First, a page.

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February in Colorado is amazing, and without a moment’s notice life can smile on you or decide to dump on your parade. Sunday was amazing (again) as I spent much needed time on the Poudre River energizing my soul for some pretty stout times that lay ahead.

Two weeks ago I fished the Poudre within the city limits of Fort Collins. Water flows were low and clarity was a bit milky. There were many friends out fishing, none of whom I have met yet, so finding water with a good chance of picking up a fish was tough. After 2.5 hours of walking, wading, slipping, and stumbling, I found a nice drift lined with ice along its edges. A few well placed casts produced a missed strike, a break off, and finally the fish pictured below. Yes, January ended in smiles.



February’s first Sunday provided another glorious day to return to this river that I am still learning so much about. “Town” fishing was off with lower water and more crowds, so I high-tailed it up into the the eastern reaches of the Poudre Canyon. Flows were crystal clear and at a great level for fishing. There were plenty of unmet friends on the river, but also enough river for everyone. Nearly all of my three hours were spent in solitude. So much so that the fish didn’t bother me at all.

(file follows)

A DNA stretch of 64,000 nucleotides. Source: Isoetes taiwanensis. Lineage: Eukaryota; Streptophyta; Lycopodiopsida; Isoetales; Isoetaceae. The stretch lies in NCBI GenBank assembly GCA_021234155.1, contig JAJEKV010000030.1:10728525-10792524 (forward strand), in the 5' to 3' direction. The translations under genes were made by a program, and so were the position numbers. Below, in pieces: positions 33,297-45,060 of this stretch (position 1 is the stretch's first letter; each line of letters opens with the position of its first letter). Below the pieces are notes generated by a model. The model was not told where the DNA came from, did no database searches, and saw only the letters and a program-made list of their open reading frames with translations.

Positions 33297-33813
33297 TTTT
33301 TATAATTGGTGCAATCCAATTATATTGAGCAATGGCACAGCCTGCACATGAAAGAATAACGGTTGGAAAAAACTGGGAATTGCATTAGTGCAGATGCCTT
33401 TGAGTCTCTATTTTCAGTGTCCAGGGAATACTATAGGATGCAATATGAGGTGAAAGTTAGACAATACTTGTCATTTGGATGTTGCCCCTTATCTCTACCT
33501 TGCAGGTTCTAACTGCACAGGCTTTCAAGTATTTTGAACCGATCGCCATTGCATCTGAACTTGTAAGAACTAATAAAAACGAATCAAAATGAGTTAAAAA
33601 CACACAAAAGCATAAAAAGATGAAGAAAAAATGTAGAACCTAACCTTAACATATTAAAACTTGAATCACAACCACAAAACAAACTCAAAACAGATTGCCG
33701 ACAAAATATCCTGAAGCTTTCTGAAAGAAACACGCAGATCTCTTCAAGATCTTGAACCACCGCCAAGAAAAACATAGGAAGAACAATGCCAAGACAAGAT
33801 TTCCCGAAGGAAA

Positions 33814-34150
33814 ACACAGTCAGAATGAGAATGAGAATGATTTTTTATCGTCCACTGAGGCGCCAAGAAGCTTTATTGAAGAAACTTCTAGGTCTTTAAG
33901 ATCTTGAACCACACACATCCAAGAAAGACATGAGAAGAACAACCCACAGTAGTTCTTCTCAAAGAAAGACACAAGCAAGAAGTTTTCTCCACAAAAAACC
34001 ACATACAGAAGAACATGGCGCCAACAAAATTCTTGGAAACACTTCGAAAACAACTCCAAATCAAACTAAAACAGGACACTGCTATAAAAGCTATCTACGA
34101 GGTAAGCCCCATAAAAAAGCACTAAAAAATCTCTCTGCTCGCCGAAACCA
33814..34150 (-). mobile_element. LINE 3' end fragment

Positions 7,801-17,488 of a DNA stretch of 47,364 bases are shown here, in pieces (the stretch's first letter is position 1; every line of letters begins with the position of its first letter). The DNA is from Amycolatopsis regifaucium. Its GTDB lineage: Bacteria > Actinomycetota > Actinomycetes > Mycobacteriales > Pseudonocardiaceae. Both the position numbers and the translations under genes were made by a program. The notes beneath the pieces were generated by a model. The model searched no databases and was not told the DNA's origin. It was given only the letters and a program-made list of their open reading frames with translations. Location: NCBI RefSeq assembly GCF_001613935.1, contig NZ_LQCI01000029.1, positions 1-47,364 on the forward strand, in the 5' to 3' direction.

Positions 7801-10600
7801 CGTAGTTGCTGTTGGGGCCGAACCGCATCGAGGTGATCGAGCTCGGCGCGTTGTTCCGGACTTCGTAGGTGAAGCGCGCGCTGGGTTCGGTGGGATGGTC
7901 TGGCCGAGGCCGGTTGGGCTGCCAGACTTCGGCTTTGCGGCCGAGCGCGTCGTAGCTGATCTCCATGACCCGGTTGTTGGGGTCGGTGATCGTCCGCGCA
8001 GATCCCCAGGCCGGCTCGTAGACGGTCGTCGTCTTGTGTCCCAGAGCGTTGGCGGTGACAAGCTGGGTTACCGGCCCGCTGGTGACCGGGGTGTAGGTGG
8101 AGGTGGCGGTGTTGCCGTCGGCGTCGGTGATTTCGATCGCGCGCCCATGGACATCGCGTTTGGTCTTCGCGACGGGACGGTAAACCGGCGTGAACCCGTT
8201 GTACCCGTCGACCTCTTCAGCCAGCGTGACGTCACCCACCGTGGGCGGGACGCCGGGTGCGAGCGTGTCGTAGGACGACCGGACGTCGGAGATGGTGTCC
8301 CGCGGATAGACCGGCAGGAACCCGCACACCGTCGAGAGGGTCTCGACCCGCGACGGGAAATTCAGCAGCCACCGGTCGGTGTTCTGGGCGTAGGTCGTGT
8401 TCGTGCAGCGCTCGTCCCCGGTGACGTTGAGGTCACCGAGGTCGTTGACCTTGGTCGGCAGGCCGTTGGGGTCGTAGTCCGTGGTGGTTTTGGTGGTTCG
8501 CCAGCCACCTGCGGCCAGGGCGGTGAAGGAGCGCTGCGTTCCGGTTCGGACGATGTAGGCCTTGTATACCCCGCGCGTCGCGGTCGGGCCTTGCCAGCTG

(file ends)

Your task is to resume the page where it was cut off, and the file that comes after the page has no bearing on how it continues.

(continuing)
As I wandered the banks I came upon a few things that inspired my thoughts:


Why are there flip-flops along the river in the winter? Who lost them? When did they lose them? Was it really a mismatched pair or did random luck place them at my feet?


How long has the rock been perched up there? When will it fall? Will anyone be here to witness it? I recalled a Harry Chapin song titled The Rock, which I hadn’t thought of in years. (You can listen here if you wish: Clickety-Click here.)


Sometimes life hangs over us, seemingly dull, pale, and dead. But if you look close or beyond you can find life there instead.


Near the end of my journey, I came upon this cable seat that spanned the river. The must be something on the other side worth visiting when the river is too high to cross. I scanned the bank but couldn’t see what that might be. As I began to fish I thought that if I was lucky enough to land a fish (no such luck) I’d call it the Cable Drift. This stirred another memory, this one not so pleasant. I recalled a friend that I had spent many hours fly fishing  together. During those times we shared many personal things between us. One of his fashioned itself into a poem. Unfortunately this young man couldn’t wrestle his demons to a place to settle his life. I had to leave the friendship or risk being taken under like a hidden current in a river. It’s been a long while since I’ve heard anything about him. I pray he is okay.


In this final, somewhat blurry, zoomed in photo you can see one of my many great friends I didn’t get a chance to meet that day. But to see him there and think he’s as happy there as I was, I smiled again.

On another day the fish will dance with my heart and me. But on this day, we danced solo, neither one sure who was leading.

I hope you can find some winter solace where you live. If so, share them in the comment section below. Keep smiling!